Williams did not replace Plaintiff, but instead replaced Plaintiff's supervisor, Mark Lesney.
Plaintiff bases her claim of sex discrimination on the following statements by Agway managers. According to Plaintiff, on being informed of her demotion she asked Hamilton about the change and "she was informed that such removal did not involve a structural or performance issue, but a cultural issue." (Plf's Aff. P 14). Plaintiff argues that Hamilton's use of the term "cultural," was a reference to Plaintiff's sex. On August 16, 1994, Plaintiff met with Mark Lesney and states: "I asked him why Kevin [Williams] was replacing me as Consumer Credit Manager. He indicated that it was because John Hamilton believed that Kevin could do my job better because he was a male." (Plf's Aff. P 15). Plaintiff then asserts that she spoke to Kevin Williams who told her that "John Hamilton had a problem with my 'outspoken honesty' and stated that 'John does not want the truth always from a man, much less a woman.'" (Plf's Aff. P 16).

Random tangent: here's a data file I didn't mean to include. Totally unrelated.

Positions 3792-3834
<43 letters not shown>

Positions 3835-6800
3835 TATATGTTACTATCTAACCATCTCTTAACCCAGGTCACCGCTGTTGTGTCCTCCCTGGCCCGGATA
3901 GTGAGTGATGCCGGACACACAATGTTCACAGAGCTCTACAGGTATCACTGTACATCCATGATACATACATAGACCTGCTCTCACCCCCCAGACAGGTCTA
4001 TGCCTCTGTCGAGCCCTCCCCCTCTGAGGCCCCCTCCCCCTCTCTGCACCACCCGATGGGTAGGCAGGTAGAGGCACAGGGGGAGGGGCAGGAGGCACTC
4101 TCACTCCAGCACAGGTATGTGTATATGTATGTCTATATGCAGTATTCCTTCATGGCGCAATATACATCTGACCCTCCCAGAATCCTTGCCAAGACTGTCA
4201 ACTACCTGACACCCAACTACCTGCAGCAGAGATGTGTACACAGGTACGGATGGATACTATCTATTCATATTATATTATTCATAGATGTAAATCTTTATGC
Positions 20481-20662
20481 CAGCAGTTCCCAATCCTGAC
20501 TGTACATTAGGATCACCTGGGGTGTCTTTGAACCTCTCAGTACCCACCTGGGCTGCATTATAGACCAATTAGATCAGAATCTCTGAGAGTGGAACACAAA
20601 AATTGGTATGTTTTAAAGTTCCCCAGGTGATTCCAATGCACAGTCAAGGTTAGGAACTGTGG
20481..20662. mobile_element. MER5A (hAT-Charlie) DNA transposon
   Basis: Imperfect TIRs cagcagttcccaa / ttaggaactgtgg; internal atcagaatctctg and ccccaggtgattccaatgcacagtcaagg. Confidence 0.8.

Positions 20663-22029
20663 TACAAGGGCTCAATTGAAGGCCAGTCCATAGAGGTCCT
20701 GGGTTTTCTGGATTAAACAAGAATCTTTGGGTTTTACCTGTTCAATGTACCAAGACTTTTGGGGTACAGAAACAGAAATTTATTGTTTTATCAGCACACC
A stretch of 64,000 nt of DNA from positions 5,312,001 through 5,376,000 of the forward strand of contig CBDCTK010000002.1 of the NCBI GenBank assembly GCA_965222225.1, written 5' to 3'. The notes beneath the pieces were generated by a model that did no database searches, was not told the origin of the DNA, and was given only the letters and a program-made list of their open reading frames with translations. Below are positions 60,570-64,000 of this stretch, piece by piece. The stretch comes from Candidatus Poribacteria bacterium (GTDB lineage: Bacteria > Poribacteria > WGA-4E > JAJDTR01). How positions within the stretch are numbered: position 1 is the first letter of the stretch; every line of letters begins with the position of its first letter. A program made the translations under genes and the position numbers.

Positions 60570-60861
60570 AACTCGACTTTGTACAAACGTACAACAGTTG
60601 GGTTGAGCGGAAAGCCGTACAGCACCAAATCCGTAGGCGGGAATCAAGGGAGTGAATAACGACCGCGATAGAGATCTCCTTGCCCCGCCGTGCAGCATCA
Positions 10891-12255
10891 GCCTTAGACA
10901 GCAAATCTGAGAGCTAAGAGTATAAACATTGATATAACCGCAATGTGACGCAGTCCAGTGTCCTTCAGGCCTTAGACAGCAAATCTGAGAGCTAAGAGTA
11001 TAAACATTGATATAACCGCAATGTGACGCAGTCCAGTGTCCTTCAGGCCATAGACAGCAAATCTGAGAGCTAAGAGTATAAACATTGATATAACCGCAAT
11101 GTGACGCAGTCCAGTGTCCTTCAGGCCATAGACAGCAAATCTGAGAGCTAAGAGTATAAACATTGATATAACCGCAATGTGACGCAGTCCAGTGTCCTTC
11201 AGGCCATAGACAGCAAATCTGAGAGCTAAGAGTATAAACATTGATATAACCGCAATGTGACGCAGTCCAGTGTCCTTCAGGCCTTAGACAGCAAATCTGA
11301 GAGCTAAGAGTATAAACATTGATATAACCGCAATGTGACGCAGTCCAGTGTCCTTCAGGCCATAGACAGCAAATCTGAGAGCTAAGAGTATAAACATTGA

Defendants argue that Plaintiff's allegations are unsupported hearsay and that Plaintiff's reduced job responsibilities were the result of the reorganization of her department. Defendants state that "culture" referred to the philosophy and tenor of the organization; and that Hamilton used the term in reference to the problems Agway was experiencing in shifting local credit management from the individual plants to a central credit office. (Hamilton Dep. at 49-50; McGraw Dep. at 86). Agway also asserts that the changes were in response to strong employee resistance to the consolidation of the credit functions and that some region and plant managers complained that Plaintiff was inflexible in dealing with them. (Hamilton Dep. at 58-60; Williams Dep. at 47).